The principle of mental causation is widely recognized in an endless variety of phases among barbarous and half-civilized races. Aboriginal tribes are near to nature, and keen in locating causes. Thus, charms, incantations, dances, images, and ceremonies have a wonderful influence for healing. They divert the mind, stimulate the faith, and awaken recuperative forces to action. If baseless superstition can be so efficacious, what is not possible by a judicious use of thought reformation?

But as if to heap up evidence, "Ossa on Pelion," come the latest developments of physical science in confirmation. Recent experiments in the laboratories of psycho-physicists—notably those of Prof. Elmer Gates, formerly of the Smithsonian Institute—chemically demonstrate mental causation. In a recent interview he says:—

"Bad and unpleasant feelings create harmful chemical products in the body which are physically injurious. Good, pleasant, benevolent, and cheerful feelings create beneficial chemical products which are physically healthful. These products may be detected by chemical analysis in the perspiration and secretions of the individual. More than forty of the good, and as many of the bad, have been detected. Suppose half a dozen men in a room. One feels depressed, another remorseful, another ill-tempered, another jealous, another cheerful, another benevolent. Samples of their perspiration are placed in the hands of the psycho-physicist. Under his examination they reveal all these emotional conditions distinctly and unmistakably."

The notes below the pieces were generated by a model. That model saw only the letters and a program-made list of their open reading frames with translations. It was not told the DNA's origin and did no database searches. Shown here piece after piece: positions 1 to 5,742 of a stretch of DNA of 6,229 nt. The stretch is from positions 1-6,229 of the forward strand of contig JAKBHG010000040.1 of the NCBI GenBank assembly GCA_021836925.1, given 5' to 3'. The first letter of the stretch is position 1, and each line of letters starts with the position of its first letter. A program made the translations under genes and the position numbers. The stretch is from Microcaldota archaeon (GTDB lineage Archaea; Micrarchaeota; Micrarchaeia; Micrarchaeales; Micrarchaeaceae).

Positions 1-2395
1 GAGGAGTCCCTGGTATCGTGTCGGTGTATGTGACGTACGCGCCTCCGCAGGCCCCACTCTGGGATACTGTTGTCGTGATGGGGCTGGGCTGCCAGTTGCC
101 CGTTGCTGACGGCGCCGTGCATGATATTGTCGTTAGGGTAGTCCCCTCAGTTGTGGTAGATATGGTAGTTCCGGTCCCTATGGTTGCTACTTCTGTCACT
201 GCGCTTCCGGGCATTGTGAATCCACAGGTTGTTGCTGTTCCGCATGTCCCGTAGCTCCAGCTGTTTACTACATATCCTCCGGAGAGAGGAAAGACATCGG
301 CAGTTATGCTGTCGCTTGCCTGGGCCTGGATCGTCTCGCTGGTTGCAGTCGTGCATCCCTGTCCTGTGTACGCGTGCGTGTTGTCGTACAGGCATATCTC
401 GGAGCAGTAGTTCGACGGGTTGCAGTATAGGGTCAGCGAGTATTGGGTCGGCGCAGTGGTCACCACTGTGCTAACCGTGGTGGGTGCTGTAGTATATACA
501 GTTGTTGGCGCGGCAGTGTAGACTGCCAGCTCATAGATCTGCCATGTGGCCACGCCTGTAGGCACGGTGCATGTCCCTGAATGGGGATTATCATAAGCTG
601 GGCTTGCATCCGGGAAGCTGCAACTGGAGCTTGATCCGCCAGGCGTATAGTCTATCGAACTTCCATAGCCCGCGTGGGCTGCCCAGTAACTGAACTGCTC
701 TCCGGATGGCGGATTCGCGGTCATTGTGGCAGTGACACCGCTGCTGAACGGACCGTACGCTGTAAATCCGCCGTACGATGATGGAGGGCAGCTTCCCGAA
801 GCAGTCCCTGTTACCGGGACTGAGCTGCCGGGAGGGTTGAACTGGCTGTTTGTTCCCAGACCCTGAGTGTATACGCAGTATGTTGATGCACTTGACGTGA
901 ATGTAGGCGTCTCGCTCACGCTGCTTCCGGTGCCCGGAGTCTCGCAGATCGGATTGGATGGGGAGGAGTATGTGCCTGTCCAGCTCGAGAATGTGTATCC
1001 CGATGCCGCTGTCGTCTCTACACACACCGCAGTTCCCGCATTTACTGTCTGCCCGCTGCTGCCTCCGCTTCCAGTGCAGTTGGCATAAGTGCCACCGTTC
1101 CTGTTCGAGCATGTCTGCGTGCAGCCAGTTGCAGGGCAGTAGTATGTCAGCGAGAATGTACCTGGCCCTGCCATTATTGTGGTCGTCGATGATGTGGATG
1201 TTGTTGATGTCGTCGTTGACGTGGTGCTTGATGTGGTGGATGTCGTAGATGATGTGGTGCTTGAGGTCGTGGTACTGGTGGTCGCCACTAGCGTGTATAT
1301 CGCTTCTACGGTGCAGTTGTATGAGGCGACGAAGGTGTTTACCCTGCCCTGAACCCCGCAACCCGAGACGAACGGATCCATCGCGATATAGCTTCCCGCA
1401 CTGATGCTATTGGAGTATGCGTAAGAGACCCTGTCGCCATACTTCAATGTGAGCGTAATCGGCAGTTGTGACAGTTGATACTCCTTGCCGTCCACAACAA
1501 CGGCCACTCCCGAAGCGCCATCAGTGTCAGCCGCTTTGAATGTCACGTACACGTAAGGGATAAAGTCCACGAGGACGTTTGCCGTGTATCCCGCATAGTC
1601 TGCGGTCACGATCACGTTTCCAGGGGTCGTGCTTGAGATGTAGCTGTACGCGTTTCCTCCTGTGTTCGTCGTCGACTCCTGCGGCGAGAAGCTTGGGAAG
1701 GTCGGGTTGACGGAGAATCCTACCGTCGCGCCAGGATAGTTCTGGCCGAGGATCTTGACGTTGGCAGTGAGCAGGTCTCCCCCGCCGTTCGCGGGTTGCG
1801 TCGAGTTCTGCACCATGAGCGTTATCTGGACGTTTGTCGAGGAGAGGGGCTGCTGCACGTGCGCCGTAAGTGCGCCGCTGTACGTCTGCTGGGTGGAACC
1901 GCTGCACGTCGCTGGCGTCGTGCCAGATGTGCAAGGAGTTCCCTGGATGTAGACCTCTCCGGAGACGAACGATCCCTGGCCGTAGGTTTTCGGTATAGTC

Someone may inquire, What about the observance of hygienic law? Man fails to study the laws of his own being, and gives all his attention to external conditions. He critically analyzes everything in the whole cosmos, except the one thing most important—his own constitution. From the material standpoint, environment seems discouraging, and even hopeless. So soon as one hostile element is vanquished, another, yet more subtle, is found concealed in ambush behind it.